From watching CataractCoach videos, you know that in almost all small pupil cases, we can do a beautiful cataract surgery by using specialized techniques, without the use of a pupil expansion ring or iris hooks. But there are some cases where using a device to expand the pupil and hold the iris securely are critical for success in the surgery. This is that type of case where the patient has severe intra-operative floppy iris syndrome (IFIS) from use of Flomax (tamsulosin). This is also a small, hyperopic eye with smaller anterior segment.
Iris prolapse to the paracentesis incision is the sign that lets me know immediately that we will need to use a pupil ring. This paracentesis is about 1 mm (or smaller) in width and even still, this allows iris to prolapse and plug the incision. By inserting the pupil expansion ring, we are able to expand the dilation to 6.25 mm while also holding the iris away from our surgical instruments.
Click below to learn how to recognize this critically important sign:
I have 2 new cataract lens -left and right eyes (dual focus and trifocal) (2019);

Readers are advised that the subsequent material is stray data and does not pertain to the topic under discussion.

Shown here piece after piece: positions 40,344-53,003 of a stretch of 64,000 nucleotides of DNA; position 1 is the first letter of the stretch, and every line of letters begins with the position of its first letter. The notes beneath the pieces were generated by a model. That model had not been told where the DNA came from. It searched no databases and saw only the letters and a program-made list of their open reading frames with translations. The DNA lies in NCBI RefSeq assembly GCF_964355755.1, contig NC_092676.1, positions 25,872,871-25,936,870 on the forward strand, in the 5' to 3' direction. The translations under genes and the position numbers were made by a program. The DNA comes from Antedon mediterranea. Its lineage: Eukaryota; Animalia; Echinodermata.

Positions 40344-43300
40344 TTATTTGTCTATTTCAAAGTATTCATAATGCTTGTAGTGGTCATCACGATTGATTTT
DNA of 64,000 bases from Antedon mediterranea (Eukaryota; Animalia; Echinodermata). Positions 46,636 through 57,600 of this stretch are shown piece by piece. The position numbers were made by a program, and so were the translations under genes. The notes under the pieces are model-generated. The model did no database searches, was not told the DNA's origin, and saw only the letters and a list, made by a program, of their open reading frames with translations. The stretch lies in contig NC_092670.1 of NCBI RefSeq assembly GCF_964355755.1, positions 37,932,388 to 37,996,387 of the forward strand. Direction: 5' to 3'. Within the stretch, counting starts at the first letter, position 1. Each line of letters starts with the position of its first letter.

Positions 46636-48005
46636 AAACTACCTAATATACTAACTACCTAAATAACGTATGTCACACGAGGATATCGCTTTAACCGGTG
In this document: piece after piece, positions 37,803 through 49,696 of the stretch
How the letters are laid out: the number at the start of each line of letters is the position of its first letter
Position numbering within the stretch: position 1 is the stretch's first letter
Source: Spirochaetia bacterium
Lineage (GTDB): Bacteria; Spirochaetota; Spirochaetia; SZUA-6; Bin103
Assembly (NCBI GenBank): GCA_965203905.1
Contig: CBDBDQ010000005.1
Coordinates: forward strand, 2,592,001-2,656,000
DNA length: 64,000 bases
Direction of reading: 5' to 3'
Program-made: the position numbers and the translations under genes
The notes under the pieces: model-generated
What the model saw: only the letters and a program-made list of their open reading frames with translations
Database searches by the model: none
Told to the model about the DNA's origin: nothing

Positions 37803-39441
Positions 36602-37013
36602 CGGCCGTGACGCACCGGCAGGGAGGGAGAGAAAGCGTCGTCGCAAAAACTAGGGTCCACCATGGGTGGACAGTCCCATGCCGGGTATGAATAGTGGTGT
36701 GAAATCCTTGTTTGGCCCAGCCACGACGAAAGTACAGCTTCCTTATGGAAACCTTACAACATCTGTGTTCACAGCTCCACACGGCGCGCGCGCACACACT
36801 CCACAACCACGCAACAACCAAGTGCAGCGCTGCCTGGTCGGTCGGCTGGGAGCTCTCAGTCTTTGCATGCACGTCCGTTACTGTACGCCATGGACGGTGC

definitely have night time driving problems from glare, halos, spider webs from oncoming headlights, street lamps, etc. (LED headlights are the worst!)
Might you have any recommendations about tinted glasses for low light driving – polarized lenses?
helpful tinted shades – yellow?
How safe is it to change cataract lenses? How often is this done?
Percent of eye casualties???
Can you please do a column on patient issues?
CataractCoach is for teaching cataract surgery to eye surgeons. It is not intended for non-ophthalmologists.
If you are having trouble with your cataract surgery results then you need to talk with the eye surgeon who did your surgeries!